When it comes to beer, the more, the better for Telluride Brewing Company (TBC). Earlier this week, the brewery welcomed a new member to the team: a brand new fermenter 90 beer barrel (BBL) tank. The new fermenter is so big, that a hole had to be cut in the ceiling for a crane to lower the giant tank into the brewery at Society Drive in Lawson Hill.
How much larger is this tank? There are 31 gallons in one BBL, so the new tank can hold up to 2,790 gallons of beer. The old fermenter tank had a capacity of only 45 BBL or 1,395 gallons.
Brewmaster and co-founder of TBC, Chris Fish, said they came close to purchasing a new fermenter tank two years ago but decided against it once COVID hit and they were dealing with the uncertainty that came along with the pandemic.
"We stopped spending money on anything that was not essential. We had no idea if we would survive," Fish said.
The tank is from a company out of Escondido, California called Premier Stainless. The company makes equipment for large and small microbreweries as well as pub-breweries. Like the one at TBC, fermenter tanks are specialized tanks that control temperature and maintain ideal conditions for fermentation. Fermenters are the vessels in which the wort, or beer starter, is held as it ferments into beer. TBC's tank is mid-size — fermenters available from Premier Stainless range from 3 BBL to 200 BBL.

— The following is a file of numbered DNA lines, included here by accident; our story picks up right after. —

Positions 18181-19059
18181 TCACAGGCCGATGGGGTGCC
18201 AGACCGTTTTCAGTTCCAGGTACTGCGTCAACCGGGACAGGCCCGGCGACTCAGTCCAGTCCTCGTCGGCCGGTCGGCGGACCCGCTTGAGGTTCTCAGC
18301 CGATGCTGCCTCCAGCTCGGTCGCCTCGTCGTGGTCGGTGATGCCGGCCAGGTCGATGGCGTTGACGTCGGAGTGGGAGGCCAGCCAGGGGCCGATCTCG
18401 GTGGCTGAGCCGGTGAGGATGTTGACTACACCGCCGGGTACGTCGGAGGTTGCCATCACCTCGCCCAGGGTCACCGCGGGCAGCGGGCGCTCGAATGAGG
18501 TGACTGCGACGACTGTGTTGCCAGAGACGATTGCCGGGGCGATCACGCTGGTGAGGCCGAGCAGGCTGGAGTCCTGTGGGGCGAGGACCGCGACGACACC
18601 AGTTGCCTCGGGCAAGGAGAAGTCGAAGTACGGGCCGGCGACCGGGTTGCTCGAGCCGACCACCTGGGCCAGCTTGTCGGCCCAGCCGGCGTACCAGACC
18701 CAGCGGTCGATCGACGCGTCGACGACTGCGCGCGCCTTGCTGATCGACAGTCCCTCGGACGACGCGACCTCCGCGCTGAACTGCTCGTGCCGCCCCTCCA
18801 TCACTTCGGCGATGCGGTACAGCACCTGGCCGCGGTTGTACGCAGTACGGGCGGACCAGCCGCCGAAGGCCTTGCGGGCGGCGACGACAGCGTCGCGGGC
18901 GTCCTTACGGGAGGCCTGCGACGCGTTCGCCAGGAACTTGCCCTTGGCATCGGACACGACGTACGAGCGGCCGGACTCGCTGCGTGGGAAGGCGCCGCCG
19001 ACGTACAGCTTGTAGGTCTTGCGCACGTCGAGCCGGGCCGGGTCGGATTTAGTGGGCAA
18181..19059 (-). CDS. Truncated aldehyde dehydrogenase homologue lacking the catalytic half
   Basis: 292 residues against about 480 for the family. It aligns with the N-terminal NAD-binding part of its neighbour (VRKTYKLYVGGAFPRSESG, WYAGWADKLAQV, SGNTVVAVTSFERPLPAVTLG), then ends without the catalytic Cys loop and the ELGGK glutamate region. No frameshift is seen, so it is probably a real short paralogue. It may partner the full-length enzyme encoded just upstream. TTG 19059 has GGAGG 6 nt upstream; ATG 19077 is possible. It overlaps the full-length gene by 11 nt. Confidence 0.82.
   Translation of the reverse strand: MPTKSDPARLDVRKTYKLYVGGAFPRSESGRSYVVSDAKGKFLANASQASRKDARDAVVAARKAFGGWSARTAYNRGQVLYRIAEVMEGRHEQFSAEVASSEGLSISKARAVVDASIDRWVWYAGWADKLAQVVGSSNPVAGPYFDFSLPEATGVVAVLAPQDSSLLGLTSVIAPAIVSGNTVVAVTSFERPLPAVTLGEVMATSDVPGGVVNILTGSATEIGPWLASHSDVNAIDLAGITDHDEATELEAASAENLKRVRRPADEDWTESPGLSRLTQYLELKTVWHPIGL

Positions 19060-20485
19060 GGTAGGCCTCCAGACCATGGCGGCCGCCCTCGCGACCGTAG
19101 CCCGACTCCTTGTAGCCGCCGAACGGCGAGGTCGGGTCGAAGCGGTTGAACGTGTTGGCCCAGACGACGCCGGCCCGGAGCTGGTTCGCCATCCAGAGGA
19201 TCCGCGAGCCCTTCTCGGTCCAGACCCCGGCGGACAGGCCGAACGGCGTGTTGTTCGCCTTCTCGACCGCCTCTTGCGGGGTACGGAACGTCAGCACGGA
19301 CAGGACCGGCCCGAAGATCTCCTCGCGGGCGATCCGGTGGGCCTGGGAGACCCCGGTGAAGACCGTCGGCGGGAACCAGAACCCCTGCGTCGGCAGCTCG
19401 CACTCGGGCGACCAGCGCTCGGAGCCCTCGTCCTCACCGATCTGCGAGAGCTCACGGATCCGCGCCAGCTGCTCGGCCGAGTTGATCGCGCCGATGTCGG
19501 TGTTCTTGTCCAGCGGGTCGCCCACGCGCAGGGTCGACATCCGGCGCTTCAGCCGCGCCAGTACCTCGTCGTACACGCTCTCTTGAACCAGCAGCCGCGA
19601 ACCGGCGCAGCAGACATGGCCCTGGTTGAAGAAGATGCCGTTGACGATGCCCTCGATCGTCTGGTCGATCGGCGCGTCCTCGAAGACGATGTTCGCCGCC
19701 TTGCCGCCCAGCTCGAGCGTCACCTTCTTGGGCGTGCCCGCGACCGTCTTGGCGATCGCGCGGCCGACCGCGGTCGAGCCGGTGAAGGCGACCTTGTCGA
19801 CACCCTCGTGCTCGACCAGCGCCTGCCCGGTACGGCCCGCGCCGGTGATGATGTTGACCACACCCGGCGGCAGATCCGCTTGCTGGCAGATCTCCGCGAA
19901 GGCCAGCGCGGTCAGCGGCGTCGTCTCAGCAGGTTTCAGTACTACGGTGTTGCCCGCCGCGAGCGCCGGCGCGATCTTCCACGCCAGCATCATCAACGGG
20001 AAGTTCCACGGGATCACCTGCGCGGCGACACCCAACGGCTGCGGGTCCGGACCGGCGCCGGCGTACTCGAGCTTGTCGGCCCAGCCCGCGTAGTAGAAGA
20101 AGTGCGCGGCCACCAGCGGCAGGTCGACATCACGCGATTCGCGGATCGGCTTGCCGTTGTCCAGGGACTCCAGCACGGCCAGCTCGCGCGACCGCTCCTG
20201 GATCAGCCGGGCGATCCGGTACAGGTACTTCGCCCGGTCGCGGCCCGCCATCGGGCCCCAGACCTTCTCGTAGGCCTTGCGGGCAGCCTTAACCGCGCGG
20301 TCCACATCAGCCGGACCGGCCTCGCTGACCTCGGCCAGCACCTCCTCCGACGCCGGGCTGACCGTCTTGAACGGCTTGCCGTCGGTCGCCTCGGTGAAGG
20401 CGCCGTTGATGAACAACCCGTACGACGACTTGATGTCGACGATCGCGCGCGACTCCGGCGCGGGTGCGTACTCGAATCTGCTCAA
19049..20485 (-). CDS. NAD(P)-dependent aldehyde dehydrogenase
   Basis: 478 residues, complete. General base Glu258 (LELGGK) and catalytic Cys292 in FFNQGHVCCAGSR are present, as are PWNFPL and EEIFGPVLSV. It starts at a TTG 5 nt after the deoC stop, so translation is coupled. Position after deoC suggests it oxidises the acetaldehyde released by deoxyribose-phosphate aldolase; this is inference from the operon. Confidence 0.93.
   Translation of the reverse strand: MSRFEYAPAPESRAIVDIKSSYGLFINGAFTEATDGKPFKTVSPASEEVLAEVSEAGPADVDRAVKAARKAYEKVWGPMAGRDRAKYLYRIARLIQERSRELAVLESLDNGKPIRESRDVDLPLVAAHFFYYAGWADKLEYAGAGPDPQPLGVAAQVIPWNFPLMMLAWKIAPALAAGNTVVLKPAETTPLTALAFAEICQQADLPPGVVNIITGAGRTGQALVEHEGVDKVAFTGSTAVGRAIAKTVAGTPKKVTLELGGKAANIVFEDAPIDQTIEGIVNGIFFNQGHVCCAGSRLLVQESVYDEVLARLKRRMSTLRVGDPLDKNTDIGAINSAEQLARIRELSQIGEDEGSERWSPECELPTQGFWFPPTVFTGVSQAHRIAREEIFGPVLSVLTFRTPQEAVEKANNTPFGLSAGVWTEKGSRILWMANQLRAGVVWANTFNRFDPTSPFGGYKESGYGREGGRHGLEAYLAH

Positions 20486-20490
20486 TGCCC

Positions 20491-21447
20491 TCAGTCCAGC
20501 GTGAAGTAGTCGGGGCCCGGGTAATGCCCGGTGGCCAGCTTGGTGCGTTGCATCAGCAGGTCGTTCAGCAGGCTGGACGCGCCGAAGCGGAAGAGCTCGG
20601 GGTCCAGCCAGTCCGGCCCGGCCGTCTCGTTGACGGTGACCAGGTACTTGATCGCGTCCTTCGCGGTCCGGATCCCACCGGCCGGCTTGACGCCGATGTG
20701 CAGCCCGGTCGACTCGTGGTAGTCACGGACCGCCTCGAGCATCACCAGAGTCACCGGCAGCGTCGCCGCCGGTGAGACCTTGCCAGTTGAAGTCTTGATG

The tank will boost the capacity at TBC and make the entire operation much more efficient, explained Fish. With the addition of the new tank, TBC will be able to keep the beer in the tank long after the product has "crashed." Crashed is the process when a beer is finished with fermentation and is ready for the temperature to be turned down below freezing.
"The longer we can keep the beer in the fermenter at 32 degrees (to a point), the more separation we get and thus a better yield from the batch. More beer in the glass and less beer down the drain!" said Fish.
Including the new fermenter, TBC has made many efforts to increase efficiency, such as purchasing new equipment, reducing water usage, and side-streaming as much waste as possible. Fish said they want to do everything they can to reduce waste at TBC.
While the brewery on Lawson Hill never shuts down, TBC uses the mud season as an opportunity to build up inventory for the summer season, or what Fish referred to as "beer season."
In past years, TBC struggled to keep up with beer demand in the summer. Fish hopes this new tank will allow the brewery to keep up with the busy season ahead. He also added that TBC is launching the brand beyond Colorado. TBC beer will soon be sold in Arizona, which marks the first time the brand will cross state lines.
"Their busiest time of year is when we are slow, and so opening the new market will help us smooth out the peaks in valleys in our sales," Fish said.
Local Sales and Distribution Manager, Matt Sommer, is excited about the increased production efficiency the fermentation tank will bring along with it. However, he said not much will change from a front-of-house point of view.
"From a customer's perspective, we will be business as usual as this is a more behind-the-scenes modification to our production systems. TBC beer will continue to be the fresh, delicious, local beer our customers expect and love," Sommer said.
TBC is constantly changing out what beer goes into what tanks depending on the current and seasonal demand. Fish said as of right now, the popular Mountain Beer will be the first beer brewed in the new tank.
The Taproom in Lawson is currently open 2 p.m. 7 p.m. Mon-Thurs, and hours will be extended around mid-May. The Brewpub in Mountain Village will reopen for the summer May 26.
"The beer garden is open for business, too!" said Fish, "We love being open for the locals."